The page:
Research: If it bleeds, it leads — online, but not as much in print

Scott R. Maier and Staci Tucker of the University of Oregon’s School of Journalism and Communication studied how stories played in the print and online editions of The (Minneapolis) Star Tribune and The Seattle Times, as well as the online-only Seattle Post-Intelligencer. What they call “story consonance” was “sporadic and generally weak”:

The digital metro newspapers differed sharply in story selection even from their parent newspapers. On average, only one in five of the top news stories posted on The Seattle Times websites was identical or similar to the stories found on the same day’s front page of its print edition. In Minneapolis, the difference was even more pronounced: less than 8 percent of the top stories posted on StarTribune.com were in common with the Star-Tribune‘s print edition.

The researchers mimicked the Project Excellence in Journalism’s methodology in its News Coverage Index. Their study looked at 725 stories in May 2010.

Crime news got far greater play in the Times’ and Strib’s online editions, Maier and Tucker found, while their print editions “provided more front-page coverage of government, politics and education than did their online counterparts.” Both gave more attention to sports online, and the Times had more business news online than in print, they found. When story coverage converged, usually around “a dozen or so of the most closely followed issues,” digital and print coverage tended to diverge in story length and prominence, they found. The word count for the Strib’s print edition was three times the word count of its digital edition, for instance.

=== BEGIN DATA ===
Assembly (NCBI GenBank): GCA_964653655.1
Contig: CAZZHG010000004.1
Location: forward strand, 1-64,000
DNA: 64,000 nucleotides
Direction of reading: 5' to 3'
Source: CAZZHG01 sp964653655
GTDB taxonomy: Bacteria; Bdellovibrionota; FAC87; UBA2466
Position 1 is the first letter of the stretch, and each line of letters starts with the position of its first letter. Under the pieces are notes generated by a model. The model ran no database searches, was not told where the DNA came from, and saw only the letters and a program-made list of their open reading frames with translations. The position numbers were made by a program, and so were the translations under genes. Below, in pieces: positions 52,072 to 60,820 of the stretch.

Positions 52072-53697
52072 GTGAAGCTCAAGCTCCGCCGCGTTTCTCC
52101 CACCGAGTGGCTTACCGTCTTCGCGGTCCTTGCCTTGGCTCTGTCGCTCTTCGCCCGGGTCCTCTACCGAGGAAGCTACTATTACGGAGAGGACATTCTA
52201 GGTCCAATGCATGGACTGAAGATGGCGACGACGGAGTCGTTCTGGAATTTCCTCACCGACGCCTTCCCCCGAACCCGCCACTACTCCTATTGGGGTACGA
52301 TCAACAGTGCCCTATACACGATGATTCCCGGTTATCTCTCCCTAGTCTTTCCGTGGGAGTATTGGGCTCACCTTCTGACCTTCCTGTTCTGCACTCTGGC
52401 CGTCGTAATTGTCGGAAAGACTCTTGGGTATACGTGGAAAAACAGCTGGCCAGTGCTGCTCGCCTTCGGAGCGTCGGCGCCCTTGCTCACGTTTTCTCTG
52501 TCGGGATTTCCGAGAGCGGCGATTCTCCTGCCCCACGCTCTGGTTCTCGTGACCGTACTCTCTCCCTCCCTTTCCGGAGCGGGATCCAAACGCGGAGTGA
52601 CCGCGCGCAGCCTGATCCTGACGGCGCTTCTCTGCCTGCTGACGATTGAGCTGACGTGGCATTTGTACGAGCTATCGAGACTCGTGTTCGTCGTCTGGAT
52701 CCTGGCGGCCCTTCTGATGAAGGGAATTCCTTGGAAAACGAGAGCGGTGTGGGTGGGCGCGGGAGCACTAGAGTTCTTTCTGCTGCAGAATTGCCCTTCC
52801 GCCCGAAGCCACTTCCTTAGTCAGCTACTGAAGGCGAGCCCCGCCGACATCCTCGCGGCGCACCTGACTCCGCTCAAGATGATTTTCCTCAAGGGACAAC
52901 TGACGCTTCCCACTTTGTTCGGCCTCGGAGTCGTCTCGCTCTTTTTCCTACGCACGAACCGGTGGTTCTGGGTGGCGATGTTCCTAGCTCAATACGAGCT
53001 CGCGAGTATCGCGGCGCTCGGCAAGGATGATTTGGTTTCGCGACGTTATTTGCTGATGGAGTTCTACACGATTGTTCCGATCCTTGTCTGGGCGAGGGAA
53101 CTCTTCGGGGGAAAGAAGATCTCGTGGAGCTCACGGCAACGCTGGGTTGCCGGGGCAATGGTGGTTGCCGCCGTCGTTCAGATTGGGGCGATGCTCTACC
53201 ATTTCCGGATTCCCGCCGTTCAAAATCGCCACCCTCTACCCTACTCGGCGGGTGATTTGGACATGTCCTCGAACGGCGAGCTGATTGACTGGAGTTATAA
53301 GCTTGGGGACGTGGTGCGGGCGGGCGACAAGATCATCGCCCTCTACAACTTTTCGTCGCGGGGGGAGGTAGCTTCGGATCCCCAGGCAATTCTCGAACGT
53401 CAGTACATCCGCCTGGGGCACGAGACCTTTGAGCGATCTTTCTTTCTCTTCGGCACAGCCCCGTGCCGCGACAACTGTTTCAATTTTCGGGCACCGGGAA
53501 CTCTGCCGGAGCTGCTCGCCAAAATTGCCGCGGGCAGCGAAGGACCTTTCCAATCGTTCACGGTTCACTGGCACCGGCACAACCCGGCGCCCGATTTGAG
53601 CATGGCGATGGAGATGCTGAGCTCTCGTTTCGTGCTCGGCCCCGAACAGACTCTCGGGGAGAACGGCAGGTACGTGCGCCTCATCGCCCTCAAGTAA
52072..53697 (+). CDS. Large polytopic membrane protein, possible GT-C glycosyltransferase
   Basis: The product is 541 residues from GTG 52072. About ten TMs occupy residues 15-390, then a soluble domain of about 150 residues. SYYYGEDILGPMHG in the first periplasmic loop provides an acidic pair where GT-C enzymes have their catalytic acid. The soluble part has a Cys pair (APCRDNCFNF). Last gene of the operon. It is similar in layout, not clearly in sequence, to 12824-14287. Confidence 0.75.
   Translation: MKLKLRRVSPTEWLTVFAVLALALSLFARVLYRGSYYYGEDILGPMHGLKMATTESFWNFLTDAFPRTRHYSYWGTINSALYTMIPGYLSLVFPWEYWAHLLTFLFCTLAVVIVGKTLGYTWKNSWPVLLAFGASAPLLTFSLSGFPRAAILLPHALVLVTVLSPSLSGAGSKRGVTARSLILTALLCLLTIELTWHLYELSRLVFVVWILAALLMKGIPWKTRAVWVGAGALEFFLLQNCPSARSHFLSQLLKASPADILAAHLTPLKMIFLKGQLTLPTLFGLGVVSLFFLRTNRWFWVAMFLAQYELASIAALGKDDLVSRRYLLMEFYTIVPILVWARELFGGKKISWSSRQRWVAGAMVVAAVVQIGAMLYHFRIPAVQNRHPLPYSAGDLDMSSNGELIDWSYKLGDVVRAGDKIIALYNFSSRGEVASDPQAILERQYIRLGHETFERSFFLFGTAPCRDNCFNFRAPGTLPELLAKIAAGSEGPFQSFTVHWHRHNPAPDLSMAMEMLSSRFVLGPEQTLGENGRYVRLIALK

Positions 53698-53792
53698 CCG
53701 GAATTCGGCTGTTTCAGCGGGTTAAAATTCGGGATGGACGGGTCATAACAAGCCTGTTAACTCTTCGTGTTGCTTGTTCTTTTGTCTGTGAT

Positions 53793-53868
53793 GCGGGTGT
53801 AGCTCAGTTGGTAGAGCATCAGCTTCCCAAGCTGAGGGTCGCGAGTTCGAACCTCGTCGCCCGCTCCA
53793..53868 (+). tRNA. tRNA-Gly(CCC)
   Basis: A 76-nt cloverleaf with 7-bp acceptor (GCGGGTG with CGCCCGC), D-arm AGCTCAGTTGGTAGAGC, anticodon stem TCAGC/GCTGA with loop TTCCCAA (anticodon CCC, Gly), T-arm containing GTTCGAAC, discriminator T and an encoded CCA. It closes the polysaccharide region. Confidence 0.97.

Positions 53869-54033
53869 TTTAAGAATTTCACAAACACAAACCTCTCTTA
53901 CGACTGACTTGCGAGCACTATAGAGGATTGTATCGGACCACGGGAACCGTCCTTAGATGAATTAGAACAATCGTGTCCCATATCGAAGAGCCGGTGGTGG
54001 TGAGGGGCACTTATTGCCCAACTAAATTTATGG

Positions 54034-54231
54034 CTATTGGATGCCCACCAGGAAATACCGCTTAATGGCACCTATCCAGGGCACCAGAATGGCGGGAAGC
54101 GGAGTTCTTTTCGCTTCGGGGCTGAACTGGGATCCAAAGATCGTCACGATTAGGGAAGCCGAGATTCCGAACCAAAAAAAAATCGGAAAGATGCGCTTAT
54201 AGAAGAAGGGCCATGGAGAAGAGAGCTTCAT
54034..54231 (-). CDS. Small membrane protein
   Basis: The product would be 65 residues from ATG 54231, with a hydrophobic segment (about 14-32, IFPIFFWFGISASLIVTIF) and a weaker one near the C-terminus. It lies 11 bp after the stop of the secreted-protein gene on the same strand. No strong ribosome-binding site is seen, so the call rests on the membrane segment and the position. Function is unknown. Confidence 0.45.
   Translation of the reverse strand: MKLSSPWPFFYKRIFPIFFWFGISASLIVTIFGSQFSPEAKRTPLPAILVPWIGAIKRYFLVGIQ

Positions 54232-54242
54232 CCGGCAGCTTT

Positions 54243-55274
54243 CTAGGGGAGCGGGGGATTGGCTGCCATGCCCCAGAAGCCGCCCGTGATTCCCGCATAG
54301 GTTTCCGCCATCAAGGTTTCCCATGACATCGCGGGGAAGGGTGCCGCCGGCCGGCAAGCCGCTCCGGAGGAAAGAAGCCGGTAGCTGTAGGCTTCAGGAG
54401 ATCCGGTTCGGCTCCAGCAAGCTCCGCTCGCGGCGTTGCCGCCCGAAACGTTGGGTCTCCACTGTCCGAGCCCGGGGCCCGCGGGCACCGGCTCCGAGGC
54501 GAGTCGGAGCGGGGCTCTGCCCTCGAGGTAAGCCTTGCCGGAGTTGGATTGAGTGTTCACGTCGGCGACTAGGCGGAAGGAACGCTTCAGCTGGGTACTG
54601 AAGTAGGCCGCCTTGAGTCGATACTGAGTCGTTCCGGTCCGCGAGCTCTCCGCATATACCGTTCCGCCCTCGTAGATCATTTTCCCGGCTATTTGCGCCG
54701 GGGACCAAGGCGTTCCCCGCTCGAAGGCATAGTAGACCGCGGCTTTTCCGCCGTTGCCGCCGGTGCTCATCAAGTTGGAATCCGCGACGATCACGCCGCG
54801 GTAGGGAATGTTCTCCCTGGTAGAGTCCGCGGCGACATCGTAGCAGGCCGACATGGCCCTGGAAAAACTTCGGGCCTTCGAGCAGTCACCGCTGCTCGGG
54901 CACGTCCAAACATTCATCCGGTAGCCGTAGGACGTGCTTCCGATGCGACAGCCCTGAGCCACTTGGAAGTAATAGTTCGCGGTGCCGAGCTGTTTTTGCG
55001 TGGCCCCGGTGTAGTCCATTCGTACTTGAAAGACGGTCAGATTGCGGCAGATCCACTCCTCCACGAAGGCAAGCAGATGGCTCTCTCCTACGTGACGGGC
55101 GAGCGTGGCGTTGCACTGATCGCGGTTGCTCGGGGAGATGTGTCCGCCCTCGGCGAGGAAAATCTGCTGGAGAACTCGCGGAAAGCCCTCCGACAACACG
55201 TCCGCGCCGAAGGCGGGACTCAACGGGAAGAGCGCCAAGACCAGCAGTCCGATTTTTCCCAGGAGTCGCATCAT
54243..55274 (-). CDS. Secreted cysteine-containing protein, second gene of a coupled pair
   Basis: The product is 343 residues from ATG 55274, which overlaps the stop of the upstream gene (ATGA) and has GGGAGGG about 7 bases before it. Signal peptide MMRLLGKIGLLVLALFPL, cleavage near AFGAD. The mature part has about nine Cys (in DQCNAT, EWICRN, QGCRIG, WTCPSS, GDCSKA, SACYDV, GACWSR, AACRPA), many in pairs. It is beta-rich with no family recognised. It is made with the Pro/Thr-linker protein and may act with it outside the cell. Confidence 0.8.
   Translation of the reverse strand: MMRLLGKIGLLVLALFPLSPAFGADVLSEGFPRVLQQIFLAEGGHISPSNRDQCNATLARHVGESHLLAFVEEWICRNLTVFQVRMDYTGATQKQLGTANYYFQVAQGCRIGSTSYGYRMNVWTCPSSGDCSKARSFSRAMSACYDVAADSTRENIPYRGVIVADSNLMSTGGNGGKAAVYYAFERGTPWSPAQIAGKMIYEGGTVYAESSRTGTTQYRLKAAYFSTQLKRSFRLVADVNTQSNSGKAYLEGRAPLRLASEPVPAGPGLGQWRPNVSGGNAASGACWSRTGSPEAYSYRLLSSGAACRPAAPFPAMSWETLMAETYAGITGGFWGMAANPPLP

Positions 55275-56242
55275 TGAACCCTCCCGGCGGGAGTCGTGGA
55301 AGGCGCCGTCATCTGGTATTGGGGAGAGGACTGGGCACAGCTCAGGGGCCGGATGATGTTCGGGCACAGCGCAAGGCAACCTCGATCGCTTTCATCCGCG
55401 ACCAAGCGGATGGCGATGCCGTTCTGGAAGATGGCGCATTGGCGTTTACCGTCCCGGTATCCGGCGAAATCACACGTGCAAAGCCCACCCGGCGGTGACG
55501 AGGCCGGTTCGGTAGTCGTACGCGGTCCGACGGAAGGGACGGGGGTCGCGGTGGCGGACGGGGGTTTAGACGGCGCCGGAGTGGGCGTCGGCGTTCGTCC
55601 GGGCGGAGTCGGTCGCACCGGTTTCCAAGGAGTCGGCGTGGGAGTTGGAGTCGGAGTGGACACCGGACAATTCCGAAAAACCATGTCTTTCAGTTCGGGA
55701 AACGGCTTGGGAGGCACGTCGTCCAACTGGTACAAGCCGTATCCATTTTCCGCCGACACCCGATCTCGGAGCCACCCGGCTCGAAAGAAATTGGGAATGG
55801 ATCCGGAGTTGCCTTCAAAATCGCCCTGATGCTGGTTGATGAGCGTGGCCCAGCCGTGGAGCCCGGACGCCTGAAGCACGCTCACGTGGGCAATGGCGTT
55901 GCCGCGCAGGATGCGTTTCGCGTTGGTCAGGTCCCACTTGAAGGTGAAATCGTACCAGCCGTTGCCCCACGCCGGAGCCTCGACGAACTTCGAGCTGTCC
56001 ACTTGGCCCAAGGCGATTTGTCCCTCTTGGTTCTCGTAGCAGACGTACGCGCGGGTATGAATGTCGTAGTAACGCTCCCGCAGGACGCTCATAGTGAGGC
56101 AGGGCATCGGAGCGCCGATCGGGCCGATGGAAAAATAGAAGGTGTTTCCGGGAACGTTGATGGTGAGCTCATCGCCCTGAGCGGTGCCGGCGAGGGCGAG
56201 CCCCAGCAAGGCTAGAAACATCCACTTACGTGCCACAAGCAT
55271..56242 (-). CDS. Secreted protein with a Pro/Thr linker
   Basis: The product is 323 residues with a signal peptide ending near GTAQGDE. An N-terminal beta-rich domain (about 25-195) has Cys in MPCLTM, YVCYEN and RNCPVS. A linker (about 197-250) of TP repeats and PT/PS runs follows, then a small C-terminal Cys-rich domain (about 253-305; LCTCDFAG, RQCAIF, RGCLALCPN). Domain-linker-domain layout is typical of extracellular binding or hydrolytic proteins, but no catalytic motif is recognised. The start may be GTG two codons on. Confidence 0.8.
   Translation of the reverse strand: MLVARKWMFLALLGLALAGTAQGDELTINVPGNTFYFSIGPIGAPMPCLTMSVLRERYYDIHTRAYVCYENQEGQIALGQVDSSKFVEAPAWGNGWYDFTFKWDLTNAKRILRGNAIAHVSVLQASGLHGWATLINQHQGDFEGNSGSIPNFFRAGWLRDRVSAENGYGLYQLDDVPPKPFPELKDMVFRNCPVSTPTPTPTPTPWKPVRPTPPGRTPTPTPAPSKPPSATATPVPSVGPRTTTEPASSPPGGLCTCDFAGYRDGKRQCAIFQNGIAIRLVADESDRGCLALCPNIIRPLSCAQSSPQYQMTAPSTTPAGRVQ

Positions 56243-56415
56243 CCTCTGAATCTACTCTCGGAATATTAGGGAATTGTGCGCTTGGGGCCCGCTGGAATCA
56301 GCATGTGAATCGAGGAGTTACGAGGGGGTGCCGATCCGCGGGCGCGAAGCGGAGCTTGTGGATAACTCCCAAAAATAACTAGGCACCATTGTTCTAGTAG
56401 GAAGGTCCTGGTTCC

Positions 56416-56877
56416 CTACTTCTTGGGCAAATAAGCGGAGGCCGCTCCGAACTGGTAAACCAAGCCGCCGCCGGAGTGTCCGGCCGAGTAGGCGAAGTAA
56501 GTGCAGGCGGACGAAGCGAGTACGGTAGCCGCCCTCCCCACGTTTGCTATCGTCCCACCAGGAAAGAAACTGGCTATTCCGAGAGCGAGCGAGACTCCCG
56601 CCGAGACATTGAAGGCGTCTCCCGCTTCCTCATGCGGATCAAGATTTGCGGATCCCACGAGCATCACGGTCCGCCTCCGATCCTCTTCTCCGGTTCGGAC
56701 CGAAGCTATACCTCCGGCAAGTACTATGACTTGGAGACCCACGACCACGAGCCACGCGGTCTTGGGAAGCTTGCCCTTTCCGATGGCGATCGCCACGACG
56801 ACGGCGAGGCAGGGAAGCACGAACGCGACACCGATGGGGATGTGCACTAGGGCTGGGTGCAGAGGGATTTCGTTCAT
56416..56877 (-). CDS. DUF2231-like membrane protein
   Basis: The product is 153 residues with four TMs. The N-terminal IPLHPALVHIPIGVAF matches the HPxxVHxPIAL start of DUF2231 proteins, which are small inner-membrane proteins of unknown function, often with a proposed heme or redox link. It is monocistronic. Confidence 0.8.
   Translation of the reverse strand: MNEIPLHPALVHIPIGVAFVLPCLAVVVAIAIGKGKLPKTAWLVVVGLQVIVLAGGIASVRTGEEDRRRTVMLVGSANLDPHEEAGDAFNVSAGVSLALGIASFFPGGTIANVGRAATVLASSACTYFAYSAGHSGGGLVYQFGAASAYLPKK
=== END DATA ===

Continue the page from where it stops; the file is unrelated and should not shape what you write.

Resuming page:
“If what’s happening in Seattle and Minneapolis is indicative, then local online newspapers really are offering a product that is fundamentally different in content focus as well as content and delivery,” they write.

Only by clicking into the depths of an online news site is an avid reader likely to find the same news stories featured online as on the front page of his or her local newspaper. These results have significant implications for the news industry and the reading public. … At stake is not only the solvency of local newspapers but how local audiences read and learn about the issues and events shaping their communities.

The study appears in the Fall 2012 edition of the Newspaper Research Journal.

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  • Steve Rhodes

    While I would prefer more cohesive news judgements, one explanation might also be that online preferences “breaking news” even if it’s of little value, such as minor crimes, final scores and so on. The “latest” gets the most play, not the most important. That is partially a consequence, as well, of content management systems (derived from blog software) that put the newest news on top, not the most “important” news. The answer? More clear labeling from news organizations that calls attention to the most important stories instead of letting them fall into an online abyss, and maybe finding ways to keep the site fresh while not designing breaking news as more important than it is (perhaps a scroll instead of a column).